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Multi-resistant Gram-Negative (MRGN) Infections:
An Emerging Problem in Hospitals and Health Care Facilities Worldwide


Amparo Solé, MD, PhD
University Hospital la Fe Valencia


sole_amp@gva.es


amparo soleMultiresistant Gram-negative (MRGN) infections are an increasing worldwide concern, contributing to significant nosocomial morbidity and mortality (up to 50%). These infections are produced mainly by Pseudomonas aeruginosa, Acinetobacter baumannii, Stenotrophomonas maltophilia, Escherichia coli, Klebsiella pneumoniae, Enterobacter spp., all of them very familiar in our field.

Over the last several years, a growing number of Enterobacteriaceae resistant to all of our antibiotics—including carbapenems—have emerged. Historically, carbapenems have been our last line of defense in treating Enterobacteriaceae; therefore, the development of resistance to these last-line agents has been a significant concern in healthcare. To protect patients and prevent transmission, healthcare professionals need to take specific steps.

The overuse of antimicrobial agents has led to the development of different resistance mechanisms that can be shared easily with other Gram-negative species. In the area of globalization, bacteria can spread rapidly, passing quickly through geographic barriers. Therefore, we need aggressive infection control measures and prevention efforts when resistant-epidemic clones are detected. Clinicians should be aware of this rising problem and practice/maintain a rational use of current drugs.

The terms "multidrug-resistant" (MDR), "extensively drug-resistant" (XDR), and "pan-drug resistant" (PDR) gram-negative bacilli infections are used with different meanings. People frequently confuse these terms and use them inappropriately. The correct terminology is as follows:

  • Multidrug-resistant (MDR): defined as a pathogen that is resistant to at least 3 antimicrobial classes of agents to which it could have been susceptible.
  • Extensively drug-resistant (XDR): resistant to 1 or 2 antimicrobial options.
  • Pan-drug resistant (PDR): term implies resistance to all commercially available antimicrobial agents.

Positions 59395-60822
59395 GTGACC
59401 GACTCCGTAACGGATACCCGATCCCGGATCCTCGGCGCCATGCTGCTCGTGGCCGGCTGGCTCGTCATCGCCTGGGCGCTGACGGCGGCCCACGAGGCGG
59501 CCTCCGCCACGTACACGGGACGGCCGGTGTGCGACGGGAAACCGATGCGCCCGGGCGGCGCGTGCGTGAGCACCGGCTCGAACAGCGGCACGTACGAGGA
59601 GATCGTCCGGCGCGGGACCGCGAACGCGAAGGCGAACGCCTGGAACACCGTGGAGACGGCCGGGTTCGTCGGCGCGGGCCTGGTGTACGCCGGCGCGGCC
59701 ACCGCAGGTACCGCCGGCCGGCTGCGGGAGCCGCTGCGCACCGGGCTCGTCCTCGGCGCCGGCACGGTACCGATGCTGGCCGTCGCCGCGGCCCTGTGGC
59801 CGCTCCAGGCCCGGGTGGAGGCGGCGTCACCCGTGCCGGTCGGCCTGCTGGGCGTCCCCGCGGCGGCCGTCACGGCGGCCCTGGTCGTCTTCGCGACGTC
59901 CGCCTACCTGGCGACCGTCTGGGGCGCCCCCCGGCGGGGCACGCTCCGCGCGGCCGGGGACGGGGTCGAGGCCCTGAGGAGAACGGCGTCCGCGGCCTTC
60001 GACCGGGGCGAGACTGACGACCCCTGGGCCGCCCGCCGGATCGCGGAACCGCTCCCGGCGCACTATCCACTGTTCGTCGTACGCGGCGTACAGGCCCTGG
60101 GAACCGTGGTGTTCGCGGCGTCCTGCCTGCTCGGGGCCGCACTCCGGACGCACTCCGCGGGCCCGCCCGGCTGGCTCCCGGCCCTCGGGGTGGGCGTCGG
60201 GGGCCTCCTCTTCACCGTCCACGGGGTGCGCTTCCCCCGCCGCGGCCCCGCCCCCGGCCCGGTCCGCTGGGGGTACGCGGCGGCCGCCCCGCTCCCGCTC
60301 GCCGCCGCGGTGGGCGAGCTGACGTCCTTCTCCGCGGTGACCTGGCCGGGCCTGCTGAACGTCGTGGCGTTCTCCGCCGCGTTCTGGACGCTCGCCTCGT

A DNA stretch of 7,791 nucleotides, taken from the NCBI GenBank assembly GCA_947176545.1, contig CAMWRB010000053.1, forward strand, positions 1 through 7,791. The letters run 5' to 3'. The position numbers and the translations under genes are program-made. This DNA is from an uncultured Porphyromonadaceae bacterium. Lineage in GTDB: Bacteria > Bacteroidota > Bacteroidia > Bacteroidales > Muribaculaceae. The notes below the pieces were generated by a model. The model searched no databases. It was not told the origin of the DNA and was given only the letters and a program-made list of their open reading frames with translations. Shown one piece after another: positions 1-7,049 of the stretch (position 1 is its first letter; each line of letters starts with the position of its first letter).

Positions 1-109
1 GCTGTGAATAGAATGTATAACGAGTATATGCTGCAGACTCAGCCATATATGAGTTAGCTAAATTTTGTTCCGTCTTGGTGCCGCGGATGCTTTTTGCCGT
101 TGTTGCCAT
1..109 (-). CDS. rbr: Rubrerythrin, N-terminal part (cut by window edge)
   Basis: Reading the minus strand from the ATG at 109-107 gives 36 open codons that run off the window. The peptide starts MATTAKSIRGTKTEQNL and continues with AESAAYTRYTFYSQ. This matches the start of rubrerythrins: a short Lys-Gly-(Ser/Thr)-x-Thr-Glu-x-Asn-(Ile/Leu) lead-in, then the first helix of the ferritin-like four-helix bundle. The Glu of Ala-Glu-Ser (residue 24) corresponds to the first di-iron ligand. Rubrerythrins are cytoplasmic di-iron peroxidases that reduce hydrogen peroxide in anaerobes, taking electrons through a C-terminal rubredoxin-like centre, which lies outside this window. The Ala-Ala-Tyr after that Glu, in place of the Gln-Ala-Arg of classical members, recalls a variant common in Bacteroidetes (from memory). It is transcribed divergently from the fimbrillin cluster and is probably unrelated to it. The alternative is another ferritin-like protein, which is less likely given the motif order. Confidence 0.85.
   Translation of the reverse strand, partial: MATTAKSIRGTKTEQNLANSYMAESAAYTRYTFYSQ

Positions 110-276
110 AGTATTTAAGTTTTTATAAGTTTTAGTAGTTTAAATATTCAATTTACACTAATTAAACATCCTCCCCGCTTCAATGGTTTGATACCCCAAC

Currently, the most important resistance mechanism is beta-lactamase production. Extended-spectrum β-lactamases (ESBLs) are most often found in E. coli and K. pneumoniae; however, other Gram-negative bacilli, including Enterobacter spp., Proteus mirabilis, Citrobacter freundii, Morganella morganii, Serratia marcescens, and to lesser extent P. aeruginosa, have also been found to produce these enzymes. Some of these bacilli can also produce other b-lactamases, including chromosomal or plasmid mediated AmpC-type enzymes, metallo-lactamase or other carbapenemases, so they can also be resistant to the β-lactams, β-lactamase inhibitors combinations, antipseudomonal cephalosporins, and carbapenems.

We have very limited options of treatment (Table 1). These include Carbapenems, Aztreonam, beta-lactamics, Polymyxins, Tigecycline, and Fosfomycin. All of these drugs may be used alone or in combination. In the pipeline there are few options in early phase: ACHN-490 neoglycoside, CXA 101, Ceftazidime/NXL104, Ceftalorine. table 1In addition, we can use other routes of antimicrobial therapy as inhaled therapy for respiratory infections. Nebulized therapy with colistin or aztreonam lysine is an attractive option in these cases. A high concentration of antibiotic can be achieved in the infection's location without systemic side effects. Finally, despite the lack of scientific evidence, combined IV and nebulized therapy is currently a very good option for MRGN respiratory infections.

In summary, the limited therapeutic armamentarium has been the reason for the development of novel approaches such as old antibiotics, new routes, doses and combination therapies. A tailored therapeutic approach is recommended in these cases. Since new antibiotics continue to be required, we must avoid returning to the pre-antibiotic era. Bacteria are evolving faster than companies can bring new antibiotics to market. Bacteria are tricky; by changing quickly in response to antibiotics, they can grow resistant, creating even more harmful and life-threatening infections.

Please, when you treat the next nosocomial infection, keep in mind that bacteria are cleverer than us. It is an unequal battle for several reasons. First, bacteria grow faster than human beings, preventing new antibacterial drugs from becoming available in time. Second, bacteria quickly develop resistance mechanisms shared with other Gram-negative species. Finally, they spread easily in this globalized world without effective drugs to combat them.

Meanwhile, strict application of infection control measures is the cornerstone of nosocomial infection prevention. Antibiotic stewardship, exemplified by appropriate duration of therapy and de-escalation policies, is paramount and must not be overlooked.


Disclosure Statement: The author has no conflicts of interest to disclose.